So you think you’re too busy to write…

not according to this blog post by Leslie Pietrzyk, on the South85 blog. She writes:

“I know, I know. We’re all too busy to write. And yet…we’re writers. Write we must. But how? Here are some ideas for ways to try to keep your creative juices flowing when real life is getting in the way. Maybe you’ll feel like you’ve discovered that 25th hour of the day:”

Read the rest of this post–full of great suggestions on stealing writing time–at the South85 blog.

A Most Excellent Unwanted Dog Sestina, or Why I Heart National Poetry Month

Image Why yes, that is a picture of a picture of Leonard Nimoy and Jimi Hendrix. And what does this have to do with writing? With poetry? I wrote a poem about it, naturally. That’s how I roll. But seriously, I had been wanting to do something with this picture/idea since I first saw it back in January at  coffee shop in Tryon, NC. Nothing came to me until inspiration struck on day 29 of National Poetry Month when two prompts came together from poet Maureen Thorson’s NaPoWriMo site and Robert Lee Brewer’s Poetic Asides site. 

NaPoWriMo gave a prompt by Jim Simmerman called “Twenty Little Poetry Projects.” I love list/directions prompts, especially when they have instructions like this “2. Say something specific but utterly preposterous” and this “17. Make a declarative assertion that sounds convincing but that finally makes no sense.” This prompt was pretty much irresistible. I came up with lines like this “If you start at my left big toe, you can unpeel my skin like the devil peels a hard-boiled egg.” Yup. For whatever reason, I was thinking about spirals, like the grooves on a record, and then jumped to the image of Robert DeNiro peeling an egg in one, long strip in Angel Heart. Louis Cyphre indeed. Brewer’s prompt was more of a concept – write a magical poem and a realism poem, or a magical realism poem. I think I got a decent draft including both.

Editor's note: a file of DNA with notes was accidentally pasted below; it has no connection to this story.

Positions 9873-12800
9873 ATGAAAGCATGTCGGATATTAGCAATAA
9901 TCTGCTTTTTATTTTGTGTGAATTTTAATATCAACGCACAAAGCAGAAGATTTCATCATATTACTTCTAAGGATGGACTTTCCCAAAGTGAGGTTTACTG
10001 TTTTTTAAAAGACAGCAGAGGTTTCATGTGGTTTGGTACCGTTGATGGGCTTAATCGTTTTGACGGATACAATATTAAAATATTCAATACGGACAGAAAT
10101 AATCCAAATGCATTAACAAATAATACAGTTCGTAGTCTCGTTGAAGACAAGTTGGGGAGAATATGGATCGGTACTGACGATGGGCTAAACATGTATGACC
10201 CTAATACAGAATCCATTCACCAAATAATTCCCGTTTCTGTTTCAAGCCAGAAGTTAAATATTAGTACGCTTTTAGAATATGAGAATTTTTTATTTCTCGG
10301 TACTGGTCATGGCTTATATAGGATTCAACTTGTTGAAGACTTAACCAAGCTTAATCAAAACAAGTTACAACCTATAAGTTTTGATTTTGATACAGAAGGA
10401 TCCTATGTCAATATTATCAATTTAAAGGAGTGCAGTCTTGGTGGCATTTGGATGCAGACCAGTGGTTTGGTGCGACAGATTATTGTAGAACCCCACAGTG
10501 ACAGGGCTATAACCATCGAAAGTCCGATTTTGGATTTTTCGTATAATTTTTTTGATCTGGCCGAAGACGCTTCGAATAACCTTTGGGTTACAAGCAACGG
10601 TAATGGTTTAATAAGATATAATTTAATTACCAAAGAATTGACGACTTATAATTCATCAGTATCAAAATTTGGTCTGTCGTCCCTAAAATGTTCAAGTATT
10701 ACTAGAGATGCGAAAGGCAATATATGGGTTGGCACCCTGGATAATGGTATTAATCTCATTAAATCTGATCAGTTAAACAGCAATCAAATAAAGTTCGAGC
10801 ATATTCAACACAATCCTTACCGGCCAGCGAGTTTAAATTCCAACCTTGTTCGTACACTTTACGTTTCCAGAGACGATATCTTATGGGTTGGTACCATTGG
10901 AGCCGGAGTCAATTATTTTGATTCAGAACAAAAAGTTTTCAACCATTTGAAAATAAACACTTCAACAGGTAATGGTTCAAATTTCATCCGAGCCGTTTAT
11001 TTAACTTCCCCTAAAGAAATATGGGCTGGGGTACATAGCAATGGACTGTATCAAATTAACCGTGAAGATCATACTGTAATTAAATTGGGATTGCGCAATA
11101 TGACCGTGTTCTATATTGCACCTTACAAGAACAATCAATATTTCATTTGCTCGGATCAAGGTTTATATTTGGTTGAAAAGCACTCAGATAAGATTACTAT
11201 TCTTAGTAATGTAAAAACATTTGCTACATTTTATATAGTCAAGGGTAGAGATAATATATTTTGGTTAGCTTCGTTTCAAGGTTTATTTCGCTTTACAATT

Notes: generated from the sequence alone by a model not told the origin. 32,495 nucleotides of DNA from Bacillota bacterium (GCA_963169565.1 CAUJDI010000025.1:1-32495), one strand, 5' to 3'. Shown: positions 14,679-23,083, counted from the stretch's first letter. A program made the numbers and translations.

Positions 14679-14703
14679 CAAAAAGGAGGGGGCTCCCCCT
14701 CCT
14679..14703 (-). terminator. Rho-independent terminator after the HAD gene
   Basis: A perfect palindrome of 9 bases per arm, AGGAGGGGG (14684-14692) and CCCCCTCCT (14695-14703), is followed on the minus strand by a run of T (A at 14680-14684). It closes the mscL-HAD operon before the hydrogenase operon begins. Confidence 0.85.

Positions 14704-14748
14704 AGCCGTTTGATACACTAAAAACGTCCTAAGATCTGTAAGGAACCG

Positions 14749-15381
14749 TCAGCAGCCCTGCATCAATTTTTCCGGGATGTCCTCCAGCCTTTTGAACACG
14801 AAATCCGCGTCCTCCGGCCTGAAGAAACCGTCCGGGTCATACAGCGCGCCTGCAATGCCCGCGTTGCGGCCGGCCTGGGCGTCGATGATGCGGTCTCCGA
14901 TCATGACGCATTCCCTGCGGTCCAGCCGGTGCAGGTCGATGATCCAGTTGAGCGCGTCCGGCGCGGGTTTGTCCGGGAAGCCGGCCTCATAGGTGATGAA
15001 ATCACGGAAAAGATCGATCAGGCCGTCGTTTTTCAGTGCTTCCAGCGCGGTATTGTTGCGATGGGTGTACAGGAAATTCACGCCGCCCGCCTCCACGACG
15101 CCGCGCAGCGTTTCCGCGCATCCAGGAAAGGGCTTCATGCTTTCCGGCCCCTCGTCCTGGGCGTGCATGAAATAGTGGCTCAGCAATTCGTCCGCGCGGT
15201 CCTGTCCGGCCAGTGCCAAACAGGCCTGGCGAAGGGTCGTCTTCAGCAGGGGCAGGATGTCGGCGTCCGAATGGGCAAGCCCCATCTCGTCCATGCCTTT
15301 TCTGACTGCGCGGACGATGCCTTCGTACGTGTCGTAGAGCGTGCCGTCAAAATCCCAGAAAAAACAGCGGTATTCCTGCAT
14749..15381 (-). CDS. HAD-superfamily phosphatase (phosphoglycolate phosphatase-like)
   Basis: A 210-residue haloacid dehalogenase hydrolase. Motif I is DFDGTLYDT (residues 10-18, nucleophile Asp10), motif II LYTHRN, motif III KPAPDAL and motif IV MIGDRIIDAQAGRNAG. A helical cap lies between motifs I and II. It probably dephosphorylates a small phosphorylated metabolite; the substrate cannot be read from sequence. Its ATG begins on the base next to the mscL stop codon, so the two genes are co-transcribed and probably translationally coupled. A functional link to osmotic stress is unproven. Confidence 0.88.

This is the reason I love April. There are hundreds, thousands of poets at all stages of their craft participating in writing and stepping outside of themselves. When these poets post their drafts each day to sites like Brewer’s, to twitter with hashtags like #amwriting and #NaPoWriMo14, or to other social media sites, poetry becomes a shared community. Where else would I have been able to read the sestina “Tricked into a Pet” posted by cindikenn on day 13 at 8:46am with lines that really work like this “With three babies / born in three years and a furry bundle / of peeing wonder bound to be a dog, / lines often blurred between kid and pet”?

I’ve said it before, and I’ll say it again, I don’t want to write in a vacuum. I don’t want my work to sit on a flashdrive in a drawer. No, I probably won’t be able to publish any of these poems because, to many, they have already been published. But wait! Thanks to NaPoWriMo’s day 28 “featured journal,” I found out about CSHS QuarterlyAnd they just published two of my NaPoWriMo poems. 

Look, this post is not meant to be a yay me! It is meant to show that community is a good thing. We should share our work. We should critique each other, applaud each others’ successes, share journals we find that we enjoy. It’s fun, and it’s part of what being a good literary citizen is all about. 

This is a shout out to Maureen Thorson, Robert Lee Brewer, and all you poets out there who attempted the poem-a-day challenge of this past April. Thanks for participating in the poetry community, and thanks for the inspiration. Write on!